Peace & calm through painless FreeBSD updates with Boot Environments

Peace & calm through painless FreeBSD updates with Boot Environments

Installing urgent system upgrades can be a scary and challenging task, if you have a complex remote production system with only limited console access.

To the rescue, a feature called Boot Environments has been ported from Solaris to FreeBSD. Based on snapshots and writable clones from ZFS, it allows system and package upgrades to be performed in a safe environment, without overriding the working system config (even without going down for the installation process). When problems occur, an old working configuration could be rolled back instantly, or even chosen directly from the FreeBSD boot menu.

FreeBSD has a built-in tool (bectl) for this, but it has some issues with snapshotting nested ZFS file systems, so I usually use the beadm tool from the packages/ports for managing my boot environments. The created boot environments are compatible between both.

# XXXX for the update you want to install. The boot environment
# will be named like this for convenience, too. (Example: "13.0-RELEASE-p2")
sudo beadm create $UPDATE
sudo beadm mount $UPDATE /tmp/safe
sudo chroot /tmp/safe

Now you’re left to a shell inside a writable clone of the currently running OS. You can perform all your installation and configuration needs without interfering to the – currently running – main system.

Here is my typical choreography for performing a minor FreeBSD system update and update the installed packages:

# For a minor (patch-) udate:
# Inside the chroot enviroment
mount -t devfs devfs /dev
rm -rf /var/db/freebsd-update
mkdir /var/db/freebsd-update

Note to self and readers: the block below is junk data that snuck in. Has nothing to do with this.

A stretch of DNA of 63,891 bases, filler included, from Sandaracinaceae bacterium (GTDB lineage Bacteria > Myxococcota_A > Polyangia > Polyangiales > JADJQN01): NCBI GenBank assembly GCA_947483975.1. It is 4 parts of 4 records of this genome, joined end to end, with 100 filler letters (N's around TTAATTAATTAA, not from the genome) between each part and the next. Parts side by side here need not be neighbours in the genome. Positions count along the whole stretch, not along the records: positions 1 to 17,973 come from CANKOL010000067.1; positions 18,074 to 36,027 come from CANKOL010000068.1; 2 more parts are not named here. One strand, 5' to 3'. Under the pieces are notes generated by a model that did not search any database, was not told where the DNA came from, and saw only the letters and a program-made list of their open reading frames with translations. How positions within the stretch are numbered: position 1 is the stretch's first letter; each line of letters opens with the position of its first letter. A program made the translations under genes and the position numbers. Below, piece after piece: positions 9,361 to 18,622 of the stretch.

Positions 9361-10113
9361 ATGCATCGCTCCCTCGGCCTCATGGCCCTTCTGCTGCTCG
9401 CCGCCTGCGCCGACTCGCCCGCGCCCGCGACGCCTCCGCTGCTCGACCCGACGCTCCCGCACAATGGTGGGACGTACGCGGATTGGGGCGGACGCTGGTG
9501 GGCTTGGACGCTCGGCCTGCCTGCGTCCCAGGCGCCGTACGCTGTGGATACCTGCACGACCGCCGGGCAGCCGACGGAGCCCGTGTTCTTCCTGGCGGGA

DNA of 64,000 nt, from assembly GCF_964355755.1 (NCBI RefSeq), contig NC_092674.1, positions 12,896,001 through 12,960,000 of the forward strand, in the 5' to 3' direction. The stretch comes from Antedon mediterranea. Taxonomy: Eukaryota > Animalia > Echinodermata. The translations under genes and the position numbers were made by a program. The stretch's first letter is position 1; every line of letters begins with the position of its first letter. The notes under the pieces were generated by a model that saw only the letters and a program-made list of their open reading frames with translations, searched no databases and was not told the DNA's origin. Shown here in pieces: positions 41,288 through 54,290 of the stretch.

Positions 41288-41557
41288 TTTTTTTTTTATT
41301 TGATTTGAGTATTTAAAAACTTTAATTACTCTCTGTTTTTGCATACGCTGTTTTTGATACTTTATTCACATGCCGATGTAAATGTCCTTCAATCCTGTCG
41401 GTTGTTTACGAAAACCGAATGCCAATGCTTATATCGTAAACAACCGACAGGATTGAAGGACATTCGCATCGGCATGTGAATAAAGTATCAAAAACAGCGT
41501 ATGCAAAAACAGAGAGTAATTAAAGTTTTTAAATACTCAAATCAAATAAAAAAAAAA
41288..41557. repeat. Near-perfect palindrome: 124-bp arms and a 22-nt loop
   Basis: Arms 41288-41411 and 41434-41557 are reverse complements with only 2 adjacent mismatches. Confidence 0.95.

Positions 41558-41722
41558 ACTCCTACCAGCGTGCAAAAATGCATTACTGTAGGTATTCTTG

freebsd-update fetch
freebsd-update install
pkg upgrade

If the system update requires installation of a new kernel with a new Kernel ABI, normally the installation would require a reboot between the required two calls of freebsd-update install. In the separated boot environment, we can do this in one shot:

# For a release upgrade:
# Inside the chroot enviroment
mount -t devfs devfs /dev
rm -rf /var/db/freebsd-update
mkdir /var/db/freebsd-update
# XXXXXXX is the desired FreeBSD version to upgrade to, like '13.0-RELEASE'
freebsd-update upgrade -r XXXXXXX
freebsd-update install
pkg upgrade
freebsd-update install

After performing the installation in one of the above ways, just leave the chroot environment with exit or By pressing ^D. No unmount everything and mark the environment as active for booting:

sudo umount /tmp/safe/dev
sudo beadm unmount $UPDATE
sudo beadm activate $UPDATE
sudo reboot

After the reboot, we will find ourselves in the newly created environment (“13.0-RELEASE-p7” in this case):

$ sudo beadm list
BE              Active Mountpoint  Space Created
13.0-RELEASE-p4 -      -          950.5M 2021-09-28 19:42
13.0-RELEASE-p5 -      -          172.9M 2021-12-26 11:41
13.0-RELEASE-p6 -      -          122.2M 2022-01-12 18:10
13.0-RELEASE-p7 NR     /            7.5G 2022-02-05 15:37

Bonus: One-time boot into environment

Sometimes, especially with hard remote problems, it can be helpful to do a one-time boot into the new environment. Sadly, beadm does not yet implement this feature. However, FreeBSD’s own bectl can do it. The system takes the BE for one boot, but the current BE stays the default for further boots.

# XXXX is the name of the environment activated for one boot
bectl activate -t XXXX


Once, I did a new installation into a new boot environment, but forgot to boot into the new install immediately. When I did so, it took me a while to realize that all changes since the installation were gone (well, they were not lost, but I had to transfer them manually from the old boot environment).

This can be avoided by carefully crafting your file hierarchy in a way that all data that should persist OS changes is out of the way for boot environments. In my case, this means having separate mount points that are not part of the boot environment for /var/db and /var/log.


Some helpful pointers leading me here:

© 2023 Tobias Henöckl